Head’s up, real estate agents…two thirds of your millennial buyers, according to NerdWallet, prefer digital mortgages so it’s time for you to develop encyclopedic knowledge about online lenders. Lending Tree, Quicken Loan’s Rocket Mortgages, loanDepot, etc. provide great on-demand convenience and speed. And isn’t on-demand convenience and speed what it’s all about?
Here are some pros and cons of online lending as a place to start.
- It is definitely easier to comparison shop online for the best loan rates and terms. Guy Cecala, chief financial officer and publisher of Inside Mortgage Finance advises, “It always makes sense to check out a minimum of three lenders. Get good faith estimates that break down terms, fees and interest rates.”
- Online lenders offer lower rates and fees. Why? Online lenders have less overhead.
- 5% for $100,000 over a 30-year fixed mortgage with a traditional lender would run approximately $93,256
- 5% for $100,000 over a 30-year fixed mortgage with an online lender would run approximately $82,407
- Quicken Loan’s Rocket Mortgage says it takes approximately 8 minutes with its mobile app to enable an applicant to scan her driver’s license and W2 form on the phone.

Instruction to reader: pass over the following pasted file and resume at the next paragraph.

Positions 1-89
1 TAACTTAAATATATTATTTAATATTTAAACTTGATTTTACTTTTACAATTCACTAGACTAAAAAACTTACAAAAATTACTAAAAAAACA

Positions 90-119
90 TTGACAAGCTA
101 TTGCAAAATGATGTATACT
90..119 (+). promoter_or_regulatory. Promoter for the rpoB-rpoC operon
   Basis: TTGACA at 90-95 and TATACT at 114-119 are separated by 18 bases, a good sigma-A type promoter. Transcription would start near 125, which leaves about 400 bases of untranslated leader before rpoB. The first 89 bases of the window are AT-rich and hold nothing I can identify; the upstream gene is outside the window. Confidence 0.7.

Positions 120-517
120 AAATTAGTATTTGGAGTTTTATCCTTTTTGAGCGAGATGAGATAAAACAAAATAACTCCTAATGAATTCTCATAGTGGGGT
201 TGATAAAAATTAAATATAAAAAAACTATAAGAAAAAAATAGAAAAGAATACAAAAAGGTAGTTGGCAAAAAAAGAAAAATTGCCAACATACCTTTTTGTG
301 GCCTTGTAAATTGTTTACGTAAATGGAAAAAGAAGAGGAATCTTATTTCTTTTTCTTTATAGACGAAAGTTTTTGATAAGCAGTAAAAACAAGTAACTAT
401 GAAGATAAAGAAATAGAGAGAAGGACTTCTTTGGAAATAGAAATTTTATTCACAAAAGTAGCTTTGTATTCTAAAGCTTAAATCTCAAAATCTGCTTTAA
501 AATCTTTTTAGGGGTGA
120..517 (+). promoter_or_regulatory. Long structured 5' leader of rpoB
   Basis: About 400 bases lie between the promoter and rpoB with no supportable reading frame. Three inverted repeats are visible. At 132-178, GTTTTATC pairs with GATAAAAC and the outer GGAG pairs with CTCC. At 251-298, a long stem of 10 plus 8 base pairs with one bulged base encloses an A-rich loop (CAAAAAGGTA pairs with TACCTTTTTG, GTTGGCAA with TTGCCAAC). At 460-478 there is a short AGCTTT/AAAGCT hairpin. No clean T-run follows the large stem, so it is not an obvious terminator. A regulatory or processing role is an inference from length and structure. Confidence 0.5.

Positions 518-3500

- Lending Tree says it takes approximately 7 days to process the entire loan transaction including the funding of the loan.
- Be on the safe side…do the specific research here and suggest that your client do the same.
- There is less personalized service with online lenders. Some people like one-on-one, face-to-face connections. Also, if your client needs a pre-approval for a loan quickly, a human being can likely facilitate the pre-approval process faster.
- Online lenders tend to not be ideal for complicated loans. Richard Redmond with All California Mortgages says that, “Online lending is great for conventional scenarios and salaried borrowers who do not have financial or credit complications. It’s also great for properties that are typical for the area in terms of design, lot size, conditions and amenities…however, for ‘out of the box’ scenarios that have more alternatives, I’d suggest going with a local mortgage broker.”
- Online lenders are not good if/when applying for FHA loans or if the borrower is self employed,
- Online lenders are national entities and may not know the ins and outs of a particular local market and/or local incentive programs for local buyers that can drive down interest rates and/or closing costs.
One last word to the wise…mortgage lending scams are rampant. If any deal on or off line sounds too good to be true, it is. Make sure, at the very least, that whichever lender your client uses is registered with the Better Business Bureau.